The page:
The healing touch

When medical practitioners took the original Hippocratic oath, (which may have been modified or completely omitted in the modern day) they swore on certain Gods that they’d strive to keep their ability and judgment intact, keep patients away from harm and injustice and do their work keeping ethics in mind, among other things. Problems and illnesses being unavoidable, visit to the doctors becomes inevitable even if the case be a minor cold or an insect sting. With immaculate white coats and stethoscopes, they are a reality.

The following joke does rounds in my circles — A girl who is feeling a little blue visits a doctor who after having a brief talk with her says she suffers from anxiety neurosis, depression, obsessive compulsive disorder and is also at the risk of manic-depressive psychosis. He quotes such sky-high fees for her cure that she starts feeling alright immediately!

Cracks apart, one comes across various types in the field — service-minded, careless, ethical, and mercenary; ones who play God and those for whom there is differentiating line between life and calling. Given such a situation, our family doctor in Mysore would have been Hippocrates’ ideal.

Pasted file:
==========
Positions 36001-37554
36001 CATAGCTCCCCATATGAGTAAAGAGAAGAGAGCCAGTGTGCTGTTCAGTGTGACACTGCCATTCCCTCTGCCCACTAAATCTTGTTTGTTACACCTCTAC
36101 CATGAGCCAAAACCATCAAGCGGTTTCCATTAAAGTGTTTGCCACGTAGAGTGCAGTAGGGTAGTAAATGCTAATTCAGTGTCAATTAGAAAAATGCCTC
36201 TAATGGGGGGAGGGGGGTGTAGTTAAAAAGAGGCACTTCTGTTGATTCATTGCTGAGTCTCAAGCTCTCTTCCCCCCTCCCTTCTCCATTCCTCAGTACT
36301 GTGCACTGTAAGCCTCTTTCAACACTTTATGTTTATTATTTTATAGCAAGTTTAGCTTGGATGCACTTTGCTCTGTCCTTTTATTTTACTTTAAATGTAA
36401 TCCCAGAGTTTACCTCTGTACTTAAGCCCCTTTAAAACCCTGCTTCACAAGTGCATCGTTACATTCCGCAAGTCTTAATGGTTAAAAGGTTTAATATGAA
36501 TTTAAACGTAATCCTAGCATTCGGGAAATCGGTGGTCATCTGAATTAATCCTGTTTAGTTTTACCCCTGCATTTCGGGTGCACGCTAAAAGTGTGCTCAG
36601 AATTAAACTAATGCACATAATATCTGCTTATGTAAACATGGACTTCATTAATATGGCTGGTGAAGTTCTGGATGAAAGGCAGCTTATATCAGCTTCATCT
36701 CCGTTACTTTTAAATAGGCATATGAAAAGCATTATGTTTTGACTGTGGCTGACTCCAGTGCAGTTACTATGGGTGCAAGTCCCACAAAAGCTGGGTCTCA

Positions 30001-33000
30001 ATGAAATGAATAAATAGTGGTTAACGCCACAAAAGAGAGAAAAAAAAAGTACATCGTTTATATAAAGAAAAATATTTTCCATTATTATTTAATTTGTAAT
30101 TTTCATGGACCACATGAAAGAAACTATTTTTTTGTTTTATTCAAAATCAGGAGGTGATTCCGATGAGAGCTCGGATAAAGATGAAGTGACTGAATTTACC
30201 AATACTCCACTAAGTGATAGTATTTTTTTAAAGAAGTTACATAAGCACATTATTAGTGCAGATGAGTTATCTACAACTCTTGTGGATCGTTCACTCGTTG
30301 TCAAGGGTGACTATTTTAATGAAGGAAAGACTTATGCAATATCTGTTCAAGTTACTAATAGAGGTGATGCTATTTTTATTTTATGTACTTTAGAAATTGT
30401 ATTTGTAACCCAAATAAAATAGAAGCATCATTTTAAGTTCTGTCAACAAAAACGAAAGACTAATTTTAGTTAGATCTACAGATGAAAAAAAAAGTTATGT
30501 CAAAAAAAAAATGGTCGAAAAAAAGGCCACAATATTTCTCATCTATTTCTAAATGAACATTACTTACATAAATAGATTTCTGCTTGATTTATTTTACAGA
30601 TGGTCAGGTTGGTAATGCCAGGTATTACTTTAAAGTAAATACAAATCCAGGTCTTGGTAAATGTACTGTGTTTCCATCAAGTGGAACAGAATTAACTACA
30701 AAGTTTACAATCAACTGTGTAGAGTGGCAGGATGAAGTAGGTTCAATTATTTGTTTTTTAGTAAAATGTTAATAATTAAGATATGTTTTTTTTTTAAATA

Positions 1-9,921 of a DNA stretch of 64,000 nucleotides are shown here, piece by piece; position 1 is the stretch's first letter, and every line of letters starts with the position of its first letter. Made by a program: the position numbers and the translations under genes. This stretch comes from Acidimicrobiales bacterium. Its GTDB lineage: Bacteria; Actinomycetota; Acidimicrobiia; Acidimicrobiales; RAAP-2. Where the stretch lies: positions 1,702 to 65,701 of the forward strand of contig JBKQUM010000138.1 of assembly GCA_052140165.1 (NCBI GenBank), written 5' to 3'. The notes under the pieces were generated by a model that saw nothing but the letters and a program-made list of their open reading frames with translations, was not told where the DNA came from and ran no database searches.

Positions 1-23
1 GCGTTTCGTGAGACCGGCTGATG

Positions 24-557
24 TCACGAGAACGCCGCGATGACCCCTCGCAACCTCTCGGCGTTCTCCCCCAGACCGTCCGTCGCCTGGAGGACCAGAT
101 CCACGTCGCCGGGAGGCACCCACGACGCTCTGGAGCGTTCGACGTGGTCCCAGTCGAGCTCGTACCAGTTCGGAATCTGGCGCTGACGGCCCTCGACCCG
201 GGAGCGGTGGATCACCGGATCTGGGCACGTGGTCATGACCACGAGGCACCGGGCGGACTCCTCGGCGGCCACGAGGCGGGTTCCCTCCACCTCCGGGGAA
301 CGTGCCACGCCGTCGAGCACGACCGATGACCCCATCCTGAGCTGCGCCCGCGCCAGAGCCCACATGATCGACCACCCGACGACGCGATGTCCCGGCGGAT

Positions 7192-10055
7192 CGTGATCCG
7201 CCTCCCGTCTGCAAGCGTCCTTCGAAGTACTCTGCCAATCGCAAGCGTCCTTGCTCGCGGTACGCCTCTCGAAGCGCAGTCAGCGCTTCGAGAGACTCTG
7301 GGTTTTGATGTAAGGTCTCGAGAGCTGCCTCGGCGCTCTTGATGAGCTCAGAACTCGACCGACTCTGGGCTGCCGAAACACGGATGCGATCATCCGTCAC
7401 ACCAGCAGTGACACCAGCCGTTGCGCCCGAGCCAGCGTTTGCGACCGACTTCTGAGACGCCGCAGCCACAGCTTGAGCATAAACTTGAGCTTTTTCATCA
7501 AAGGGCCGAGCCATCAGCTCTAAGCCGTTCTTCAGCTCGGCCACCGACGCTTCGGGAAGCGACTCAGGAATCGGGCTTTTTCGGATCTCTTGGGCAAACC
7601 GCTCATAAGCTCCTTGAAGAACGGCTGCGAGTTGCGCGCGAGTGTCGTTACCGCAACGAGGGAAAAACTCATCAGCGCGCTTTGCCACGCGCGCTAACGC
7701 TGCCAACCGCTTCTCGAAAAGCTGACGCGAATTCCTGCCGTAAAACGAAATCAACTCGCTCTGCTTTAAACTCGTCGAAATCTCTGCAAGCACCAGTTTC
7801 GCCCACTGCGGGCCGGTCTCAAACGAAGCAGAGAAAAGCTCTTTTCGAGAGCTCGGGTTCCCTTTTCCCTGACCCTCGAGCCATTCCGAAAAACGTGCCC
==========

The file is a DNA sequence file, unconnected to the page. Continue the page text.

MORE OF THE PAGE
With a powerful healing aura around him, a natural jovial manner and a refreshing sense of humour, he ensured that the patient was 50 per cent cured and already feeling better before being examined. With skillful competent diagnosis, correct advice and the right prescription of medicine, the other 50 per cent of the ailment was taken care of.

The children loved him (I admit to deliberately prancing in the rain so that I’d run a temperature and would be taken to see him!) and the adults had unwavering faith. Crowds thronged his clinic, even though there wasn’t a dearth of general practitioners in the layout. He was adequately righteous and strict when the need arose — those who tried to barge in out of turn were chided and would return to their seats sheepishly. 

Even without a receptionist he’d keep an alert eye on the order in which the patients arrived. As should be the case, people irrespective of economic strata were meted egalitarian treatment. His fee? — A nominal Rs 5.

He made house calls in case the patient was elderly or extremely ill. “His soothing bed-side manner is his greatest USP”, was the unanimously chorused conclusion. A part of the Hippocratic Oath says: “I will remember that there is art to medicine as well as science, and that warmth, sympathy and understanding may outweigh the surgeon’s knife or the chemist’s drug”. I do wish all doctors stay true to this like our messiah of healing did.

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